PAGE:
TRUE FRIENDSHIP - September 7, 2006
“One of the compensations of
true friendship is that people who are truly
congenial, don’t drift apart . . . If you have
traveled much you know about this . . . each
place you have lived there will rise to the
surface a few people who will remain close.
And though time and distance
reduce your contacts to once or twice a year,
you will find yourselves picking up the threads
of friendship just where you left off. What
united you in the first place was something
beyond place or circumstance.”
--from “Love and Laughter,” by Marjorie Holmes
This happened to me last week! I
visited Joanne and Ross Perry in Lewisburg and
the minute I got in the door, Joanne and I sat
down for a cup of tea and started an endless
chain of talking. We met in the fall of 1965
when Ross came to town as production manager for
Rubber Fabricators. We were both young parents
and were willing to work for advantages for our
children and our town. We helped organize the
J.O.Y. Circle and a kindergarten at First
Baptist Church. We also belonged to the Civic
Club. Ross was a charter member of the Junior
Chamber of Commerce in Grantsville and was a
deacon at the church. He was transferred to
Monroe County in the fall of 1965, and the
family moved to Lewisburg.
They have retired in Green-brier
County where Ross is a starter at the Sporting
Club and Joanne is a Welcome Wagon hostess. They
are active in First Baptist Church of Fairlea.
Their daughter, Julia, died in 1998 and their
son, Stuart, lives near White Sulphur Springs
with his family.
When they first came to
Grantsville, they lived on Rt. 5 in Gilmer
County. At that time, it was a long distance
call between counties. The telephone operator in
Grantsville was very helpful when Joanne had to
contact her husband in a hurry. She could see
all over town from her office and was helpful in
time of need.
We visited Clinton and Joan
Foster while in Lewisburg. Clinton was band
director from 1955-1960. He was originally from
Nitro, and a graduate of Marshall.
He retired in Warren, Ohio,
after 31 years of teaching. His wife was a nurse
at St. Joseph’s Hospital, Parkersburg, and,
after moving to Grantsville, traveled back for
another year as an instructor. She joined the
staff at Calhoun General Hospital, when it
opened in October of 1959.
Two of their four children were
born during the Grantsville stay. Leslie, a
pharmacist, and Greg, a steelworker and
musician, live in Warren. Jeff is a radiologist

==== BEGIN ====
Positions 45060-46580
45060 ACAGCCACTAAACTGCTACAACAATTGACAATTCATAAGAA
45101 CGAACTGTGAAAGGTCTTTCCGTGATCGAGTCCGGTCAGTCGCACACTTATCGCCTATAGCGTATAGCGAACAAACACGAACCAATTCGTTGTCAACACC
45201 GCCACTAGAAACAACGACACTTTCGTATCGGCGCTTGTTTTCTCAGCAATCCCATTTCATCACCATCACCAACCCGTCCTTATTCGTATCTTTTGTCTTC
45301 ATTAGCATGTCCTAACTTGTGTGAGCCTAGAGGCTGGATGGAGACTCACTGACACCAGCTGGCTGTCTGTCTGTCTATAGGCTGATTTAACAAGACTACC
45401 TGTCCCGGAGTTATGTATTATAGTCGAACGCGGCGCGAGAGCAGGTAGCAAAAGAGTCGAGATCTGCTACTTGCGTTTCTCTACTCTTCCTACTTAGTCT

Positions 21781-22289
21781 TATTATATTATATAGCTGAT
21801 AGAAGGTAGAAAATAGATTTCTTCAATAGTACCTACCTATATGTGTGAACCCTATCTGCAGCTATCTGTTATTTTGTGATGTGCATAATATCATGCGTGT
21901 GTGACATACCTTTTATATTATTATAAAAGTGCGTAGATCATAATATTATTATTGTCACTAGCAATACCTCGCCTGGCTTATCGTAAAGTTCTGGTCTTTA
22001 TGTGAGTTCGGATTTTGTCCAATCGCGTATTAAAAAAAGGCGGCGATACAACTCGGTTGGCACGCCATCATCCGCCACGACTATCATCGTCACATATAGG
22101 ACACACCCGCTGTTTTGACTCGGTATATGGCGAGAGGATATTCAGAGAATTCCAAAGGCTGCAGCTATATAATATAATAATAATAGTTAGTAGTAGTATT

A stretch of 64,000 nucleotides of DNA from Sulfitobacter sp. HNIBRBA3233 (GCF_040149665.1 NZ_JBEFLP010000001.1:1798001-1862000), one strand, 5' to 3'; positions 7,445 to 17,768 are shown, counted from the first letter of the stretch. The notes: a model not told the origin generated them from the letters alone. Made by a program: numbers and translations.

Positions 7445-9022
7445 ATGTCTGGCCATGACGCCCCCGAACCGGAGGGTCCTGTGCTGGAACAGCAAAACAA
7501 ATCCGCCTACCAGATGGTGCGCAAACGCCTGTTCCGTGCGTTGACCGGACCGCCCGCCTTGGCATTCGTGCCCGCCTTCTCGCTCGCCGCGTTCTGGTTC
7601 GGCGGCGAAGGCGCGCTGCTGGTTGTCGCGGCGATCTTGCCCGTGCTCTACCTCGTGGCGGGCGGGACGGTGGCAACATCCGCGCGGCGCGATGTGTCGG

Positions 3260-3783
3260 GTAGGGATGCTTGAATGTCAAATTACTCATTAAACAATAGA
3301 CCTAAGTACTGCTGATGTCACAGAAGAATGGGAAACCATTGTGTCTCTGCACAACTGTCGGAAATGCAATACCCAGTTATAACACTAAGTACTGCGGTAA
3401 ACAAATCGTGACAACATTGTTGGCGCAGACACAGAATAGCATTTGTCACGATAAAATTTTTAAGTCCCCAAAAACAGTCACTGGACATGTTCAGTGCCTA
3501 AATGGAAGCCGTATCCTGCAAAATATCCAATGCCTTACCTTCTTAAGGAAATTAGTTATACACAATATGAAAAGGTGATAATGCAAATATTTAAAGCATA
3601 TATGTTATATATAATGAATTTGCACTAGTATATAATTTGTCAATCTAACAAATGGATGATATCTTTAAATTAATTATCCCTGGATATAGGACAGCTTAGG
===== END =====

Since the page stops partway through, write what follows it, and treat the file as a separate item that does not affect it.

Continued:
at University of Wisconsin and Stacie is a nurse
in Raleigh, N.C. They have three grandchildren:
Calvin and Maddy are Jeff’s teenagers, and Katey,
daughter of Leslie, is earning an MS in
psychology at University of Akron.
They also had a phone story to
relate. The band was planning to play for the
inauguration of Cecil Underwood in Charleston.
The night before, a big snow occurred and the
roads were impassable. Clinton started calling
his students to let them know that the trip was
canceled. He contacted most of the students, and
the operator knew how to get in touch with
neighbors of the other band members. All
students were contacted, except one from the
Arnoldsburg area. The student, Jack McCollum,
showed up at his door the next morning. His
father had brought him through the snowstorm.
The Fosters had another
snowstorm story to tell.
They were on their way home from
Elizabeth and got as far as the Creston ferry.
The blinding snow limited their vision and they
ended up in a cornfield, looking over a bank at
the ferry. The ferryman called to them and told
them the ferry was closed for the night. When
asked what they should do, he told them they
needed to turn around and return to Elizabeth
and go over the hills to Grantsville. Joan was
pregnant and they had a one-year-old son with
them and only one bottle of milk. It was a
Clinton remembers the face of
every student. It may take a little memory
jogging to put a name with the face, but it will
eventually come back. He also remembers many of
the parents who chaperoned band camp and other
They are not traveling much now,
because Joan is recovering from hip surgery.
Former students are invited to get in touch with
The Perrys and Fosters have many
good memories of their time in Calhoun County,
remembering the kindness and hospitality of the
people. Both couples hope to return in the near
future for a visit with old friends.